In the last few months, my son has stepped up and way out of his comfort zone as a prefect (house official, as they are known at his school). This has involved supporting year 7s, as well as helping younger kids with music and drama concerts. Music and drama aren’t my son’s thing at all, in fact they’re not a strength of anyone in his house. (There is a theory that they created the houses with different strengths, and my son’s house is the sporty house. You could even see that when they all stood on the stage to sing in the concert. The boys in my son’s house were significantly bigger than the boys in the other houses.) Knowing that he isn’t confident with such things, but seeing him do them anyway, makes me really proud.

My son has always shown an aptitude for sport and started playing football and rugby at the age of 7. He gave up club rugby at 11, but thrived at school rugby. He played club football right until the season came to an abrupt ending in year 11, when Covid and lockdowns struck. It was in year 7 that he discovered a rather unusual talent – long jump. Since then, he has nurtured his own talent, as well as attending a local athletics club.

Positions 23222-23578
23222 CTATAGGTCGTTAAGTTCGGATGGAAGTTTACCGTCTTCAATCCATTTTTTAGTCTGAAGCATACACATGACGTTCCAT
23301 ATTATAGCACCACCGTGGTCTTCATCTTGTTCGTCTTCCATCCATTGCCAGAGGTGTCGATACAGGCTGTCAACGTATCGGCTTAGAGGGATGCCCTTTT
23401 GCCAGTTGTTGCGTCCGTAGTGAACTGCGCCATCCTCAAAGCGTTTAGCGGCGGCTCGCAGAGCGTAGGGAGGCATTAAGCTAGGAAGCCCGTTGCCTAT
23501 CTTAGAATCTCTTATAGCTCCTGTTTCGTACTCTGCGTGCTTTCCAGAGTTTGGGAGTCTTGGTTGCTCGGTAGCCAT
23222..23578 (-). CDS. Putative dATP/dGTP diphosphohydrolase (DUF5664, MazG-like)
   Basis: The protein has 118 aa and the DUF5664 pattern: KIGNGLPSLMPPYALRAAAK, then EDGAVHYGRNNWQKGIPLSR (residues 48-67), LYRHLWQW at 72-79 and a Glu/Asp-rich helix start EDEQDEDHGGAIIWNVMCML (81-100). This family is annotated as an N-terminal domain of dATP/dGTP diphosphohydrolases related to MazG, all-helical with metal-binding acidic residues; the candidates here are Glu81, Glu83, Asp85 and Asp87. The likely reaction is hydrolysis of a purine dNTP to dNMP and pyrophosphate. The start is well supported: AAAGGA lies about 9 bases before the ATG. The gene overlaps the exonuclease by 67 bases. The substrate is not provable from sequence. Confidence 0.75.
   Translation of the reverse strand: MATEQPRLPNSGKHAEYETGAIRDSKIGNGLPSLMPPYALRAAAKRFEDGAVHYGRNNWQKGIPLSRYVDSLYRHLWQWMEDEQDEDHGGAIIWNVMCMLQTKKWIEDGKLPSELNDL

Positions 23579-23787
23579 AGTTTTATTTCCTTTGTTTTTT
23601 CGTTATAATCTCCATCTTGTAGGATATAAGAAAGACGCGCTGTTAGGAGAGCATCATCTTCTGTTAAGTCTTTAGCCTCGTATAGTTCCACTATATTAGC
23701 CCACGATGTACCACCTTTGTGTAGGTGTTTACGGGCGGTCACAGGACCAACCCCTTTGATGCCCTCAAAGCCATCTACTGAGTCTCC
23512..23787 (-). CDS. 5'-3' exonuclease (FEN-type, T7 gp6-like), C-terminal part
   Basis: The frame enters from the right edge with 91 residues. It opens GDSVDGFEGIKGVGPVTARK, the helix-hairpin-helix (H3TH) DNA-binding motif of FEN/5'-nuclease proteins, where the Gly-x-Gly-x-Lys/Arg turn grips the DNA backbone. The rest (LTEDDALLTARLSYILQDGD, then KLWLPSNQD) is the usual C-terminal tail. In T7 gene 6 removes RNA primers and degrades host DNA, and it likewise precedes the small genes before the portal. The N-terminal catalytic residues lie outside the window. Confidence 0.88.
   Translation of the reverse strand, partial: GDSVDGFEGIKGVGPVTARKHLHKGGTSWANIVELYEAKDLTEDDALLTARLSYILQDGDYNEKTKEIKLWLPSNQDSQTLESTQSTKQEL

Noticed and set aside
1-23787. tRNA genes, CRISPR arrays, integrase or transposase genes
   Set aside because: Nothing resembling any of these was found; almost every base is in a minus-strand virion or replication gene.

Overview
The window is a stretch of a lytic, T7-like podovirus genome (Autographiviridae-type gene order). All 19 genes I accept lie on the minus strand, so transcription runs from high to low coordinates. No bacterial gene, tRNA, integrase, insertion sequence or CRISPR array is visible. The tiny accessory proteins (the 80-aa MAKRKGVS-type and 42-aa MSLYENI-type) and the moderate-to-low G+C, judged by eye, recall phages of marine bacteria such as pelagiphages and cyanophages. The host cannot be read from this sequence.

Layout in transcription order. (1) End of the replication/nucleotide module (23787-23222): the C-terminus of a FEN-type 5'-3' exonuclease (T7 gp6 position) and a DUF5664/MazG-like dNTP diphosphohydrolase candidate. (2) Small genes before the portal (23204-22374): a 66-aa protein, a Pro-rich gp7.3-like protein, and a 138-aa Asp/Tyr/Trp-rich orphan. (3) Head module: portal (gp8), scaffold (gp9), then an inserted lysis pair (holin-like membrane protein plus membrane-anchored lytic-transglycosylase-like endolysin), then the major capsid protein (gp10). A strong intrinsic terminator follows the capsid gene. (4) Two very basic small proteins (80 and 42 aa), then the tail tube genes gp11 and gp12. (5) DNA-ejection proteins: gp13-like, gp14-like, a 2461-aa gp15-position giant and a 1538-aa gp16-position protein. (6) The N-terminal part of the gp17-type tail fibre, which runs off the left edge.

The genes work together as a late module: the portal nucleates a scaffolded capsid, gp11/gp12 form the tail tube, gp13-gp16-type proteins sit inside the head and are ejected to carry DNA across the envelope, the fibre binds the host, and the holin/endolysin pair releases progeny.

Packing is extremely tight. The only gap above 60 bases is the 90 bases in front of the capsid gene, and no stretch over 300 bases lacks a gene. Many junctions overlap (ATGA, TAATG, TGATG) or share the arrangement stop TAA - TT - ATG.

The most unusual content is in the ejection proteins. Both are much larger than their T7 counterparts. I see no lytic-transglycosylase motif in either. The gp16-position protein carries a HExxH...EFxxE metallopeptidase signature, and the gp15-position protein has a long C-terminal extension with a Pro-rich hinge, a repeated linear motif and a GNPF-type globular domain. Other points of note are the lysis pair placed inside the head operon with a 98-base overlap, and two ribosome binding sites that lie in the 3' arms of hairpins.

My son’s long jump has been the absolute highlight of recent years for him – and for us too. He is committed to it. He works hard and it brings him a lot of joy. While other boys his age go out drinking, my son will go months without alcohol, as it hinders his athletic performance. For the last two years, he has been very high on the UK rankings for his age group. This year, his dream came true and he finally got to compete at the English Schools national finals. Even better, he placed fourth, when he’d hoped to place in the top eight.